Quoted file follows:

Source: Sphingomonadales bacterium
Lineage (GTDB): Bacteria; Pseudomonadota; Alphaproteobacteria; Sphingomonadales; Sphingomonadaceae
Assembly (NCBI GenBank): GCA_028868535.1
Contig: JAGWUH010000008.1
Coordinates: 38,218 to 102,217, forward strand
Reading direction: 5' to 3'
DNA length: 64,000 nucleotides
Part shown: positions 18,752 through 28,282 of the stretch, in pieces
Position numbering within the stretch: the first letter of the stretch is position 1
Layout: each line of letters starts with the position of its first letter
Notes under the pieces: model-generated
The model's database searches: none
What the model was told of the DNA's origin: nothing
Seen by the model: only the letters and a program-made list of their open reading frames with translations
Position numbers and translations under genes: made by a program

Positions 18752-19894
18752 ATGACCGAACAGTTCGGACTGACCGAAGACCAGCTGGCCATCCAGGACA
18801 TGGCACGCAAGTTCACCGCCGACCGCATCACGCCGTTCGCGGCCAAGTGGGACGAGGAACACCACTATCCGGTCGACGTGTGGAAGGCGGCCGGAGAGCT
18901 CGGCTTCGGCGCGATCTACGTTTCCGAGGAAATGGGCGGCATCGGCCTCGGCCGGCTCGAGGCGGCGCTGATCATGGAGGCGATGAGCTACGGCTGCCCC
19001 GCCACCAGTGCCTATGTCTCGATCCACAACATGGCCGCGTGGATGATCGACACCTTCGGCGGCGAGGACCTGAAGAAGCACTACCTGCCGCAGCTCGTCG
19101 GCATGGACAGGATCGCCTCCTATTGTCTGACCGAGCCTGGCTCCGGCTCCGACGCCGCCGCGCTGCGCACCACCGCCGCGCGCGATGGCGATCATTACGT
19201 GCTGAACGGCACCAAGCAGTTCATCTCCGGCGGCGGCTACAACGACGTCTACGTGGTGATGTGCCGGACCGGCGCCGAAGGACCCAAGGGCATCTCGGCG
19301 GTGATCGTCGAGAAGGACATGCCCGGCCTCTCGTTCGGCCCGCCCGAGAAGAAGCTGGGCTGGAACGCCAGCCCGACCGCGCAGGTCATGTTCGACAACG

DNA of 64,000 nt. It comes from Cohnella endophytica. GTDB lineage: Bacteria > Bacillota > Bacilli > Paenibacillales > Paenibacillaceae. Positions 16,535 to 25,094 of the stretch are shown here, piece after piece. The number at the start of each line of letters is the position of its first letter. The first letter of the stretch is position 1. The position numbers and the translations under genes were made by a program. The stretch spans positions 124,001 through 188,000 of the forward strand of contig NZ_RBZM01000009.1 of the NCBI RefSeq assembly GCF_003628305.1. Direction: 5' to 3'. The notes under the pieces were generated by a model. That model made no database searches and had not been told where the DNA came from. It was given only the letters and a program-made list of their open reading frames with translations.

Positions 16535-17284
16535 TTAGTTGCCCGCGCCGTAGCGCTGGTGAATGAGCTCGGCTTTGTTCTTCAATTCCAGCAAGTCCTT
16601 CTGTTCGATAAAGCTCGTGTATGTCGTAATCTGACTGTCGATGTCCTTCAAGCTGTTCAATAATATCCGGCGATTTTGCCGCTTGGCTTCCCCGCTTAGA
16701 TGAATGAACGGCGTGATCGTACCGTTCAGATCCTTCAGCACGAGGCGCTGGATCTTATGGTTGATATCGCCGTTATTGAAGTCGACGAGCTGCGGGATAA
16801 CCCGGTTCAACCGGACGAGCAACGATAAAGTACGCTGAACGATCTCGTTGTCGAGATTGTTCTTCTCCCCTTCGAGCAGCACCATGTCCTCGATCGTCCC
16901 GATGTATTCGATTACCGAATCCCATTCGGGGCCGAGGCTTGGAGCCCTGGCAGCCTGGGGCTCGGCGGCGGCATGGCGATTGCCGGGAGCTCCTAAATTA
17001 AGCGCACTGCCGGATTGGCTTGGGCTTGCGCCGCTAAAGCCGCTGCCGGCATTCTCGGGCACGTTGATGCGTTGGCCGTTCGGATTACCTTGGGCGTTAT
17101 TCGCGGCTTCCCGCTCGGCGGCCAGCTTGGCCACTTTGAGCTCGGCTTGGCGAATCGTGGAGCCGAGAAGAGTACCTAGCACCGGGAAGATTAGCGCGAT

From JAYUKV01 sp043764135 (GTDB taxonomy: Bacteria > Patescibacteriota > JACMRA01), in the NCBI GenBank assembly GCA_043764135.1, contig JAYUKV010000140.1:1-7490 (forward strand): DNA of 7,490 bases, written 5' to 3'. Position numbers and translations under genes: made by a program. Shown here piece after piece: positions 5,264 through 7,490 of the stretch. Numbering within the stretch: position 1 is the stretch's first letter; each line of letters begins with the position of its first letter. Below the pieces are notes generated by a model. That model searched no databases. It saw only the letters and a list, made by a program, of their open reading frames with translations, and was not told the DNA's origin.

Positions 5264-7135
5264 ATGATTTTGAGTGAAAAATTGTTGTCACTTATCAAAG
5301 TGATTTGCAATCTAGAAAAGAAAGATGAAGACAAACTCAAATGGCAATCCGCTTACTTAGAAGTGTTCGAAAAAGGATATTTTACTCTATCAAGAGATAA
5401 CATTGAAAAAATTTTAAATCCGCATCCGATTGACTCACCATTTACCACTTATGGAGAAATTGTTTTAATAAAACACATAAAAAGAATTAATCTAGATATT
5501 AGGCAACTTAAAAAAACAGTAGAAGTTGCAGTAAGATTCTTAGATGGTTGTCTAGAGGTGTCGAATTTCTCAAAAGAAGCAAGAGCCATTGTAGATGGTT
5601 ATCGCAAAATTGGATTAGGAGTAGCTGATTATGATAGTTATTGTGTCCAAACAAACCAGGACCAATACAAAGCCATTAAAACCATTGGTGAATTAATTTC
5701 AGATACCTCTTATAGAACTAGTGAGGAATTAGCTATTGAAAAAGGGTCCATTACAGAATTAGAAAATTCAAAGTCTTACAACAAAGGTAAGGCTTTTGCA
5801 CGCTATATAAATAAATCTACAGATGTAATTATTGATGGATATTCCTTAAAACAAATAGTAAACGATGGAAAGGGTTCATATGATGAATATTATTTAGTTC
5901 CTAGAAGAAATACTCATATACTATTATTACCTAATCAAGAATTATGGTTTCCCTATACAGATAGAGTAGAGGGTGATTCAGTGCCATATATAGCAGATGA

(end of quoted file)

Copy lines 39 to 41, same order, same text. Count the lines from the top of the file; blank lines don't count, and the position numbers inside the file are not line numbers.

5601 ATCGCAAAATTGGATTAGGAGTAGCTGATTATGATAGTTATTGTGTCCAAACAAACCAGGACCAATACAAAGCCATTAAAACCATTGGTGAATTAATTTC
5701 AGATACCTCTTATAGAACTAGTGAGGAATTAGCTATTGAAAAAGGGTCCATTACAGAATTAGAAAATTCAAAGTCTTACAACAAAGGTAAGGCTTTTGCA
5801 CGCTATATAAATAAATCTACAGATGTAATTATTGATGGATATTCCTTAAAACAAATAGTAAACGATGGAAAGGGTTCATATGATGAATATTATTTAGTTC